Cattle thefts reported through the end of June to the Oklahoma Department of Agriculture's investigative services division are down roughly 13 percent compared with last year, records show.
Investigators working in the field say such crimes can be difficult to prosecute because of the crime scenes, which are often remote and devoid of any human witnesses.
A rolling list of stolen agriculture assets, dating to early 2010, is available on the department's website.
Farmers and ranchers have reported 261 head of cattle as being stolen, along with a single horse, during the first six months of 2012.
Last year, 301 head of cattle and two horses were reportedly stolen from rural counties in Oklahoma through the end of June. By the end of the year, that number would reach 381.
Records show that cattle thefts can happen at any time of year and can range from a single cow to dozens at a time.
The incidents are reported all over the state — from the southeast corner to the Panhandle.
In June, a group of 75 mixed steers was reported missing in Johnston County. Roughly four months earlier, 78 black steers were stolen in Woods County.
Last year, cattle thieves took groups of 37, 52 and 75 in their clandestine raids, records show.
Trends hard to spot
Special Agent Donnie Crain, an agriculture department investigator, said cattle thefts are generally random in nature.
Crain's area of responsibility encompasses northwestern Oklahoma, where remoteness is in plentiful supply.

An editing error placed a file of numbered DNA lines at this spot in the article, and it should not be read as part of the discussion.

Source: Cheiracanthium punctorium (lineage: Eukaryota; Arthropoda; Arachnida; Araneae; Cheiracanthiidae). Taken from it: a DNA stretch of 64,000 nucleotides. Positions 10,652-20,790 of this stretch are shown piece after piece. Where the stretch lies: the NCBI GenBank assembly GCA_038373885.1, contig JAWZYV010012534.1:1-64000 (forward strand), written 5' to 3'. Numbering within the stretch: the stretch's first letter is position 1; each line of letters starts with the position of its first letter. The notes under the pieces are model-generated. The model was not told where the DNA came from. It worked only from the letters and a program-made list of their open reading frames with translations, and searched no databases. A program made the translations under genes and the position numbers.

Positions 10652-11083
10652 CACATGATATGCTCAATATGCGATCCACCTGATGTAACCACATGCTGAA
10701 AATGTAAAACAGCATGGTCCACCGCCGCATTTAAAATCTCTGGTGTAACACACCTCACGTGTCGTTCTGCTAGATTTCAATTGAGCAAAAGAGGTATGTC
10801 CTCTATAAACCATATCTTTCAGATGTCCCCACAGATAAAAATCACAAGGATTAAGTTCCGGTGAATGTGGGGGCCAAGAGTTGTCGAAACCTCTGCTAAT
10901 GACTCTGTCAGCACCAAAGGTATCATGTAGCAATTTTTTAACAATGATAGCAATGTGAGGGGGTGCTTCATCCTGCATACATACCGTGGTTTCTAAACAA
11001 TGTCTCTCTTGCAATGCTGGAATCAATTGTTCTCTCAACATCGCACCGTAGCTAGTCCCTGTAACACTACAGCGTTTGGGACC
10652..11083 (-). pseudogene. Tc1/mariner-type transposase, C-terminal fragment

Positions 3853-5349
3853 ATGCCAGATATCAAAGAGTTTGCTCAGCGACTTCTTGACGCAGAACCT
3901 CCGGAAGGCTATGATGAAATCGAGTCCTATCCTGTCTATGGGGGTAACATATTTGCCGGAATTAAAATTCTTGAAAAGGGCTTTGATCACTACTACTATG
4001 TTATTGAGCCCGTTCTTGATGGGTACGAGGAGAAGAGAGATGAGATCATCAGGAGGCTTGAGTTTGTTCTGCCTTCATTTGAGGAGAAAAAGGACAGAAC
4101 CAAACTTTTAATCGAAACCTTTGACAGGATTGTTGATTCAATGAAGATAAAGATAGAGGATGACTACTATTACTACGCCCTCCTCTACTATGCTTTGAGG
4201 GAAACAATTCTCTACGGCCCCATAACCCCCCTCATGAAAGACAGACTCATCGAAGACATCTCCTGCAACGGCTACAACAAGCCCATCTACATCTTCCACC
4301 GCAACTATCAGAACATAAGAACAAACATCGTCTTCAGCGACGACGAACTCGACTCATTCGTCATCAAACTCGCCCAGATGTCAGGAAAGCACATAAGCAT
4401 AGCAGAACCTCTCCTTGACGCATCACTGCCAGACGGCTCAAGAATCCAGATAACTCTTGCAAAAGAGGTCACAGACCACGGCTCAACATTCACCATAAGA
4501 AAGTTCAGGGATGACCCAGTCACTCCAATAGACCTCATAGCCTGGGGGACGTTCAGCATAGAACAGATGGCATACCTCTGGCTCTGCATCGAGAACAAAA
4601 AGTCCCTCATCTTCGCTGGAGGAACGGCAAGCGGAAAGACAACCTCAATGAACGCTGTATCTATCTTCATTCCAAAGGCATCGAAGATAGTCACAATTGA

“There are no real trends, they're liable to happen anywhere,” he said. “There will be times when more are happening in certain areas but there's no real pattern to it.”
Crain said his division, which is relatively new, collects reports from local sheriffs, police departments, farmers and ranchers.
He said the division's central office, in Oklahoma City, collects the information and tracks the thefts.
“I think most of it gets reported,” Crain said. “There may be an occasion when a farmer or rancher notices that a couple of head are missing and he just assumes they wandered off. And that can go the other way, of course.”
Cattle, depending on their weight, age and other factors, can be worth hefty sums of money.
Crain said thieves can get anything from a few hundred dollars for a smaller cow or calf to upward of $2,000 for the right animal. He said most of the thefts are solved by tracking who sold the stolen livestock, although prosecuting such crimes is rare.
“It is difficult to come up with witnesses in some of these areas,” Crain said. “But the more people that get to know us, the more people we'll catch.”
A typical suspect is hard to pin down.
“I don't know that there is a typical rustler,” Crain said. “But they will usually know how to get rid of them once they steal them and they will know what to look for as far as which animals are worth the most money.”